Chosen by booksellers, these are the books to read each month! Every month we will add a children’s and adult fiction title, so make sure to keep checking back.
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Still Life by Sarah Winman
1944, in the ruined wine cellar of a Tuscan villa, as bombs fall around them, two strangers meet and share an extraordinary evening. Ulysses Temper is a young British soldier, Evelyn Skinner is a sexagenarian art historian and possible spy. She has come to Italy to salvage paintings from the wreckage and relive memories of the time she encountered EM Forster and had her heart stolen by an Italian maid in a particular Florentine room with a view.
Evelyn’s talk of truth and beauty plants a seed in Ulysses’ mind that will shape the trajectory of his life – and of those who love him – for the next four decades. Moving from the Tuscan Hills and piazzas of Florence, to the smog of London’s East End, Still Life is a sweeping, joyful novel about beauty, love, family and fate.
China Room by Sunjeev Sahota
Read the heart-stopping new novel from the Booker-shortlisted author of The Year of the Runaways.
Mehar, a young bride in rural 1929 Punjab, is trying to discover the identity of her new husband. She and her sisters-in-law, married to three brothers in a single ceremony, spend their days hard at work in the family’s ‘china room’, sequestered from contact with the men. When Mehar develops a theory as to which of them is hers, a passion is ignited that will put more than one life at risk.
Spiralling around Mehar’s story is that of a young man who in 1999 travels from England to the now-deserted farm, its ‘china room’ locked and barred. In enforced flight from the traumas of his adolescence – his experiences of addiction, racism, and estrangement from the culture of his birth – he spends a summer in painful contemplation and recovery, finally gathering the strength to return home.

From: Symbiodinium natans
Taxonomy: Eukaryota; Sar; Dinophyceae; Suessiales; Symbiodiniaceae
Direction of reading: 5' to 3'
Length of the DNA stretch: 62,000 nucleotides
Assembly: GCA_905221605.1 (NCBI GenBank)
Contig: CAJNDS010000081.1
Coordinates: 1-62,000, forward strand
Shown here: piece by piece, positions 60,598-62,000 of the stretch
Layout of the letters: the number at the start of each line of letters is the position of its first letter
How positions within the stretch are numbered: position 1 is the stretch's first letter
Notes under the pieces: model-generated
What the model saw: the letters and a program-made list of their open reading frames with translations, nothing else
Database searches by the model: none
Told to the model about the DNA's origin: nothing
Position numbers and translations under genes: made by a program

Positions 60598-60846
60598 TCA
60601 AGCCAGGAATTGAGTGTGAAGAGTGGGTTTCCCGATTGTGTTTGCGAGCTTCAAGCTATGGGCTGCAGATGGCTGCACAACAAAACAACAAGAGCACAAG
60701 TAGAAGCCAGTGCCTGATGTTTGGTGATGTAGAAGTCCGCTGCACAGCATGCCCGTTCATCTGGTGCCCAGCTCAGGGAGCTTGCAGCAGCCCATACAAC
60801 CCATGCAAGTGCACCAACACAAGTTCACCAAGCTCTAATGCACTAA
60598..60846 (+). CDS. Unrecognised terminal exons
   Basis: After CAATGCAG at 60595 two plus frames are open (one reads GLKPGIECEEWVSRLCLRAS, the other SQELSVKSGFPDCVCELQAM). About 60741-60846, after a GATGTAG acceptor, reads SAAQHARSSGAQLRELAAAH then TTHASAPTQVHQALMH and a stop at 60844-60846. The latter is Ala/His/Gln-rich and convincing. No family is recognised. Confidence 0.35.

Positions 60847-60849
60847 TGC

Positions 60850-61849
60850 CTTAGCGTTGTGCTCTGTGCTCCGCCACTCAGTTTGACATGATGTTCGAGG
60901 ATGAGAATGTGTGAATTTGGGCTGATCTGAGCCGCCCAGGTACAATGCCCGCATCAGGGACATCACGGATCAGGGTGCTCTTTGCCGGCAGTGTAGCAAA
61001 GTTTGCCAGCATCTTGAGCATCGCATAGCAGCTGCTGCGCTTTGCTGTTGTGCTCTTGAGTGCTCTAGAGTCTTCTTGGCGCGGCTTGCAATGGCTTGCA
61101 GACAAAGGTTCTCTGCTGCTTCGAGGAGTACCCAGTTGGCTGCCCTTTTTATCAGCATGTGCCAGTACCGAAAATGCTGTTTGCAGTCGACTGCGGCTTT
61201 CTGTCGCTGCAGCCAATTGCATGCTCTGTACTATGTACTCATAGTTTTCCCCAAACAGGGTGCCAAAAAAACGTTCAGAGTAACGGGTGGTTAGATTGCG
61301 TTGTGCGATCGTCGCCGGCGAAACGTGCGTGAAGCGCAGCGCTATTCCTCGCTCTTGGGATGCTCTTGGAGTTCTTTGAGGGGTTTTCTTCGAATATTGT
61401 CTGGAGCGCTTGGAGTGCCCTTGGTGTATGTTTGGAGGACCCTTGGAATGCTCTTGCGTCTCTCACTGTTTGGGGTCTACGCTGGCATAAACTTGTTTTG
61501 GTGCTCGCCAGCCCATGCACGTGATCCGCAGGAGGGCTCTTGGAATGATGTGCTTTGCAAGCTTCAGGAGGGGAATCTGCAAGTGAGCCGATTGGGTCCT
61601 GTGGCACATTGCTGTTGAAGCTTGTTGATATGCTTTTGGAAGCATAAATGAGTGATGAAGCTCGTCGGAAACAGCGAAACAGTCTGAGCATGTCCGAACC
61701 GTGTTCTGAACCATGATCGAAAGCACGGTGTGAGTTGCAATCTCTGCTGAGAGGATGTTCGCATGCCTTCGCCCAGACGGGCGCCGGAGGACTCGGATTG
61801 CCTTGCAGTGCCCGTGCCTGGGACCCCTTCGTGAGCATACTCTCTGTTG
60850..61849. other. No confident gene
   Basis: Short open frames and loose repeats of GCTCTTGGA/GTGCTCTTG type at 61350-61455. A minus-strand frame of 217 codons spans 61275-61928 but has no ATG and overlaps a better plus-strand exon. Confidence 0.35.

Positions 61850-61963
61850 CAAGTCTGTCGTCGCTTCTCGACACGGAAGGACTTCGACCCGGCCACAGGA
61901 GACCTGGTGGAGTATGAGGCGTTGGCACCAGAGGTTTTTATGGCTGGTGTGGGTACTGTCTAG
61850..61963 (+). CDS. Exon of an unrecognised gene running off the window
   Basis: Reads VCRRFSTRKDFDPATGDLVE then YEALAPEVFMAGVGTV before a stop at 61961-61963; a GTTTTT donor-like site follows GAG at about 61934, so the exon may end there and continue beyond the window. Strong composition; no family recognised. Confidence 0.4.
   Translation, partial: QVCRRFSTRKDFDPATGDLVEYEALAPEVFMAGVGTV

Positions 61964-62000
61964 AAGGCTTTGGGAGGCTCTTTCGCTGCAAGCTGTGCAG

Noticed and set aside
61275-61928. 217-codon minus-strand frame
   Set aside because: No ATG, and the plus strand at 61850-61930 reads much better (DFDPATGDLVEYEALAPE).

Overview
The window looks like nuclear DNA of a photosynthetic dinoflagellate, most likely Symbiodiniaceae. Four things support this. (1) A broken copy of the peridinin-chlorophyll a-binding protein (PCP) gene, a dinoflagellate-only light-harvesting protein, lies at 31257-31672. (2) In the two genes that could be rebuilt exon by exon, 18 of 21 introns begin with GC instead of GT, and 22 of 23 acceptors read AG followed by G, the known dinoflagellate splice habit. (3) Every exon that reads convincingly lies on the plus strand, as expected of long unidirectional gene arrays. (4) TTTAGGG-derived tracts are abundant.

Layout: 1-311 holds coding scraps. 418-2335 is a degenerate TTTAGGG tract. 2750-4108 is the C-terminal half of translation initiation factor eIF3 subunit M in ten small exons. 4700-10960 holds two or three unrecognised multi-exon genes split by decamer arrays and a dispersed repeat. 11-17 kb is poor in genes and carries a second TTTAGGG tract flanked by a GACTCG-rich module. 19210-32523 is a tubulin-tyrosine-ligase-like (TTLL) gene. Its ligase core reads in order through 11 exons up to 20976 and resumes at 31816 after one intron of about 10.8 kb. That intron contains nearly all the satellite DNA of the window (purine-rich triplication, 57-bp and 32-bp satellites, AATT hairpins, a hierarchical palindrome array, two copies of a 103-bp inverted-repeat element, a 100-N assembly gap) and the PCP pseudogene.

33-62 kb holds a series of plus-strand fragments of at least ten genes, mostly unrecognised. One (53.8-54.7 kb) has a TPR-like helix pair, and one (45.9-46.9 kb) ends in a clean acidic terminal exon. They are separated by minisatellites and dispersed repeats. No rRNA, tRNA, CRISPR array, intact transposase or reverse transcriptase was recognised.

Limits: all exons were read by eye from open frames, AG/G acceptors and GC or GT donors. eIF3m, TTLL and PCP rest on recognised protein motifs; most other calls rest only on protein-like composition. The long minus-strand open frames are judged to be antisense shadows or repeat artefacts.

By Ash, Oak and Thorn by Melissa Harrison
Three tiny, ancient beings – Moss, Burnet and Cumulus, once revered as Guardians of the Wild World – wake from winter hibernation in their beloved ash tree home. When it is destroyed, they set off on an adventure to find more of their kind, a journey which takes them first into the deep countryside and then the heart of a city. Helped along the way by birds and animals, the trio search for a way to survive and thrive in a precious yet disappearing world …
By Ash, Oak and Thorn
The Dictionary of Lost Words by Pip William
In 1901, the word ‘bondmaid’ was discovered missing from the Oxford English Dictionary. This is the story of the girl who stole it.
Motherless and irrepressibly curious, Esme spends her childhood in the Scriptorium, a garden shed in Oxford where her father and a team of lexicographers are gathering words for the very first Oxford English Dictionary. Esme’s place is beneath the sorting table, unseen and unheard. One day, she sees a slip containing the word ‘bondmaid’ flutter to the floor unclaimed.
Over time, Esme realises that some words are considered more important than others, and that words and meanings relating to women’s experiences often go unrecorded. She begins to collect words for another dictionary: The Dictionary of Lost Words.
The Dictionary of Lost Words : The International Bestseller
Weirdo by Zadie Smith and Nick Laird
Meet Maud: a guinea pig who inexplicably wears a judo suit – and not everyone understands or approves. When Maud is thrown into a new and confusing situation, it takes brave decisions and serendipitous encounters for her to find her place and embrace her individuality. The charming characters of Magenta Fox, whose work is evocative of Raymond Briggs and Janet Ahlberg, perfectly offset Zadie and Nick’s warm, wry prose.
Weirdo is an endearing story about the quiet power of being different by two veteran writers, and introduces an exciting debut illustrator. Together they have created a picture book that adults and children alike will treasure.
Body of Stars by Laura Maylene Walter
A bold and dazzling exploration of fate and female agency in a world where women own the future but not their own bodies. Like every woman, Celeste Morton holds a map of the future in her skin, every mole and freckle a clue to unlocking what will come to pass.
With puberty comes the changeling period – when her final marks will appear and her future is decided. The possibilities are tantalising enough for Celeste’s excitement to outweigh her fear. Changelings are sought after commodities and abduction is rife as men seek to possess these futures for themselves.
Celeste’s marks have always been closely entwined with her brother, Miles. Her skin holds a future only he, as a gifted interpreter, can read and he has always considered his sister his practice ground. But when Celeste’s marks change she learns a devastating secret about her brother’s future that she must keep to herself – and Miles is keeping a secret of his own.